I also need to spend more time on art. I'm getting near completion of my first color work, and it's going to be a bitch to frame because it's such an odd size. Still, I think it looks just the way I wanted it to look. I'll post one of those blurry pictures of it from a distance when I'm done.

I want to do some more complex stuff after this, but it's going to hurt because complex means a whole lot of time. Also, my neck is only so-so. I think all of the reading that I've been doing has been hurting it, so I can't spend a lot of time trying to bend over a piece of paper.

Oh right, final thing. While I was looking through Tad William's previous interviews I found the blog "Pat's Fantasy Hotlist." If you're a fantasy buff like I am, this looks like a phenomenal blog. It's got interviews, releases, and it's also got contests where they send you books.

Yeah, it's like a fantasy or something.

Anyway, I added it to the Worlds & Time sidebar, along with the blog of a writer who I've never before heard of before, Hal Duncan, but who wrote this amazingly cool blog entry. I love the anger, the power, and the absolute righteousness of it. So he gets an automatic spot on the list. And I'm going to buy one of his books, when I get around to it.

Now, I think I should do some work. So once again, until next time, space cowboys.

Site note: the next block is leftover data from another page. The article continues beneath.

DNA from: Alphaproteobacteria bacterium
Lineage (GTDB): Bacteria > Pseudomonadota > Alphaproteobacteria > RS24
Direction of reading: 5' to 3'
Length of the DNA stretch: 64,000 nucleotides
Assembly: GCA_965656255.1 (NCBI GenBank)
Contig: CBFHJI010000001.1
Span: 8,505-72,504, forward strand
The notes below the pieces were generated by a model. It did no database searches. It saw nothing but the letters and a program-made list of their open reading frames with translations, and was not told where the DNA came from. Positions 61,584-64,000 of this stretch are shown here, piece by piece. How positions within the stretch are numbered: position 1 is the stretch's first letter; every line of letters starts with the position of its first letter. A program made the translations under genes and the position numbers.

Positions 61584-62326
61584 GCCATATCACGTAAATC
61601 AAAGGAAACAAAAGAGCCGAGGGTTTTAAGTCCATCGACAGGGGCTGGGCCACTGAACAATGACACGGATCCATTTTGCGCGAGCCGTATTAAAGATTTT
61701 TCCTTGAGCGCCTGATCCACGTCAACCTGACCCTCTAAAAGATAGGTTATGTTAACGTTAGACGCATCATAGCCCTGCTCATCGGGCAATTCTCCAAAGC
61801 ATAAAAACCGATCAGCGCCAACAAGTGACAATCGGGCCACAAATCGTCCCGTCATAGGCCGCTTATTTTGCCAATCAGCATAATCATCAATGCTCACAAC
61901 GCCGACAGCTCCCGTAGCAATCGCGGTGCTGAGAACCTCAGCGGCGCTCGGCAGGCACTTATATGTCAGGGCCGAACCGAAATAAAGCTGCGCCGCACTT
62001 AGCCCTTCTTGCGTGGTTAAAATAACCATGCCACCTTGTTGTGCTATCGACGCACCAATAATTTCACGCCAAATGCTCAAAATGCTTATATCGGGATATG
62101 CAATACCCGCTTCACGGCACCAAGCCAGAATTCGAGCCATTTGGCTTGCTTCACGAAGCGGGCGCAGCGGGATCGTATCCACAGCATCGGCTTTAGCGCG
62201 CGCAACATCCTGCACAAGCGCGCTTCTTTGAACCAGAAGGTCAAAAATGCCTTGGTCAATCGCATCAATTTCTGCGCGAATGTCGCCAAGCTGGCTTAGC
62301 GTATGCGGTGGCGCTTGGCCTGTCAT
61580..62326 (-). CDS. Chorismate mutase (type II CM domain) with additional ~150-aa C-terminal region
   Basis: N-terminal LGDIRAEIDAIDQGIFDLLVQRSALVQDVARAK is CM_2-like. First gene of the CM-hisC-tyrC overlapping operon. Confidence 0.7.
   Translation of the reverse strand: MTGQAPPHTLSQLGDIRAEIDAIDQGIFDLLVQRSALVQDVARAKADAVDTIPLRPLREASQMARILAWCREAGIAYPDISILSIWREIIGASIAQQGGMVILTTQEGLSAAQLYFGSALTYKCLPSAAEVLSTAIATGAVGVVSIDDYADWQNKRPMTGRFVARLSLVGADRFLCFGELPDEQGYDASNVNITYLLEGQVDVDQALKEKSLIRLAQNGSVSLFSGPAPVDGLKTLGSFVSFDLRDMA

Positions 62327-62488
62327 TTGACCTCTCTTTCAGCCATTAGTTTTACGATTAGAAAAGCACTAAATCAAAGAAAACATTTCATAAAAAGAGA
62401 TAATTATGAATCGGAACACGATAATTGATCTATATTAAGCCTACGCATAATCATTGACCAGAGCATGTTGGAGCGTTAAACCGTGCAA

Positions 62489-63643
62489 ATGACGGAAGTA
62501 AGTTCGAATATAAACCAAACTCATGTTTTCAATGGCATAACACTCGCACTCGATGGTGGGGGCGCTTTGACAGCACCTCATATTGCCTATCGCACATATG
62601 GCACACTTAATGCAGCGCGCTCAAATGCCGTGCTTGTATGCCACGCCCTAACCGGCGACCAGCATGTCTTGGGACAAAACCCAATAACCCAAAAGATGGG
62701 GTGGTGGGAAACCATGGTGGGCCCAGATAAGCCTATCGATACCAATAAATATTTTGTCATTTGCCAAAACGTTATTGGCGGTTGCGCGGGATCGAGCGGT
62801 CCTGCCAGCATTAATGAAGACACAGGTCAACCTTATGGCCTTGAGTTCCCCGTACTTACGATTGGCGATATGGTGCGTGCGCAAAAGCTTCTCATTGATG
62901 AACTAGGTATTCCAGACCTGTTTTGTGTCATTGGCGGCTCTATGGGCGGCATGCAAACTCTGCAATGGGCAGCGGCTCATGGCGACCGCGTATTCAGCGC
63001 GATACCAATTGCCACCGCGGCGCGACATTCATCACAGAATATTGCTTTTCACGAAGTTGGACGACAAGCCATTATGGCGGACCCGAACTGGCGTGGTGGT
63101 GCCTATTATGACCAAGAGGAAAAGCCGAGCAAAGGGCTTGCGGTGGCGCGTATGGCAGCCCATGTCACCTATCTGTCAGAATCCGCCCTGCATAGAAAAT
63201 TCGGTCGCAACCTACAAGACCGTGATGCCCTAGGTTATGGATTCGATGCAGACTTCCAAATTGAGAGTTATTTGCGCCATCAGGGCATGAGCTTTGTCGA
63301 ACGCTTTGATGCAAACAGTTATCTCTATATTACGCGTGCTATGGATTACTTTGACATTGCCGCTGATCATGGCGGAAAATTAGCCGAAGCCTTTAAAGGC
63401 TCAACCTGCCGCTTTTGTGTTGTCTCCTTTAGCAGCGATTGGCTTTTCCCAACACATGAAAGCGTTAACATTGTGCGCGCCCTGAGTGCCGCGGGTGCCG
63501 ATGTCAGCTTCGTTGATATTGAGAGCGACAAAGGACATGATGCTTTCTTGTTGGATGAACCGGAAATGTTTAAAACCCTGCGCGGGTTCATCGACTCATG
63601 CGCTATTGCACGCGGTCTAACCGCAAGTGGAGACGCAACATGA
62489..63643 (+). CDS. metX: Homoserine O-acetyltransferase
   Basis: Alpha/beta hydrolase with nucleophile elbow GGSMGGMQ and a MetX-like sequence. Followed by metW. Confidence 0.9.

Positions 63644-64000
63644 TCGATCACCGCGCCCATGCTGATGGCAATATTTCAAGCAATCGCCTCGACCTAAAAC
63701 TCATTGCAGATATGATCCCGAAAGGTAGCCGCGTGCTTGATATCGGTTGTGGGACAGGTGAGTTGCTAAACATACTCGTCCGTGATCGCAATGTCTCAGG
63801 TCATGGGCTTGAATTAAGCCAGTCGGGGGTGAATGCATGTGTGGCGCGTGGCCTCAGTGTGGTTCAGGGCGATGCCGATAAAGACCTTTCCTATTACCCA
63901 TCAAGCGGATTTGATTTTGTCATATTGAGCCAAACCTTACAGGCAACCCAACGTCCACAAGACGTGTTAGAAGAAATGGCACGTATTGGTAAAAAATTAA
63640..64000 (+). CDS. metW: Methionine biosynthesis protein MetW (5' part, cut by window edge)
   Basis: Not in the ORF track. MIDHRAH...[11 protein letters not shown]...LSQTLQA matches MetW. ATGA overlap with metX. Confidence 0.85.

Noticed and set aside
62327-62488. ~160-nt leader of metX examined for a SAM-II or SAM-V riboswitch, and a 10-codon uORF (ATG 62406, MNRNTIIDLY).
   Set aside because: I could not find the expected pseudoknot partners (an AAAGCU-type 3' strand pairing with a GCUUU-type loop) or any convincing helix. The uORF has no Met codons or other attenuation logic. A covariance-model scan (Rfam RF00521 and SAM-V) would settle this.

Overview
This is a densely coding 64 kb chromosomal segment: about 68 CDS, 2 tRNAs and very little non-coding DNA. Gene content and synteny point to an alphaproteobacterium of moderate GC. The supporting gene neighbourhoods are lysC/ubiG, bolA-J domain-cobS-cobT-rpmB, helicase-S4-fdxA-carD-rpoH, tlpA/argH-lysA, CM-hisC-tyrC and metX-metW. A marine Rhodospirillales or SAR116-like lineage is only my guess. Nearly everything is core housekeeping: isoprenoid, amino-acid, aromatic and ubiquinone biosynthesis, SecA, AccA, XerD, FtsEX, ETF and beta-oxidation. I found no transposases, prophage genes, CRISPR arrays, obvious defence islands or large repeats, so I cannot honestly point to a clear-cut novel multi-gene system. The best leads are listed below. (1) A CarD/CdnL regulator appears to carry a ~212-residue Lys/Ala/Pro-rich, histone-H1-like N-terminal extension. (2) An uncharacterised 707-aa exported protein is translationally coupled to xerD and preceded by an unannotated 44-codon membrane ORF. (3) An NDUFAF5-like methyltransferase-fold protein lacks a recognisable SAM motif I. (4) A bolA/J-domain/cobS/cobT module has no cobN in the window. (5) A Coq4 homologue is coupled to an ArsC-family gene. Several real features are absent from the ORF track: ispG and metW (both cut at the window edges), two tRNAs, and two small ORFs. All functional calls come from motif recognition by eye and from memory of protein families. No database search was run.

Update: Yarg, the Myspace blog isn't working. I'll have to post this over there later. See, this is why I keep the blog in two places.

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Lex and Lia: Night in Madrid

Alex woke with a start.

He wasn’t dreaming. There was light coming through the window. There was a digital clock on the bedside table, and Alex pulled it over and looked at it.


He couldn’t have slept for more than twelve hours, he was still tired. So it had to be past midnight.

He’d slept in his jeans because of Celia. His old sneakers were by the bed and his red and white windbreaker was on the chair, and Alex pulled them on. Celia had left the key next to the television, and he grabbed it and put it in his pocket.

Then he slipped out the door.

Madrid had come alive. The motel sign was dark now, but large flood lights lit up the main street, and strands of Christmas lights were everywhere.

Alex stumbled forward, and then shivered, his skin prickling into goose bumps. In the desert, things got cold at night, and Madrid was no exception. The windbreaker wasn’t nearly enough, and Alex suddenly wished that he had one of the sweaters that his mother in law had given him for Christmas for all of those years.

He walked toward the lights, and was surprised to see how many people were walking the streets. There was a Saloon, and the door was open. There was shouting from within, and the clink of glasses. Someone laughed uproariously.

In the row of shops, there had been a soda fountain. He could see people drinking milkshakes through straws through the well lit window. Across from that, the galleries that had been dark were lit, and people were sitting on the porches, pouring drinks and calling out to people walking by in a friendly manner.

In the street, vendors had appeared, filling the road that Alex had driven down only a few hours before. The stalls and carts were filled with strange items, from crystals on strings to scrolls to meat on sticks.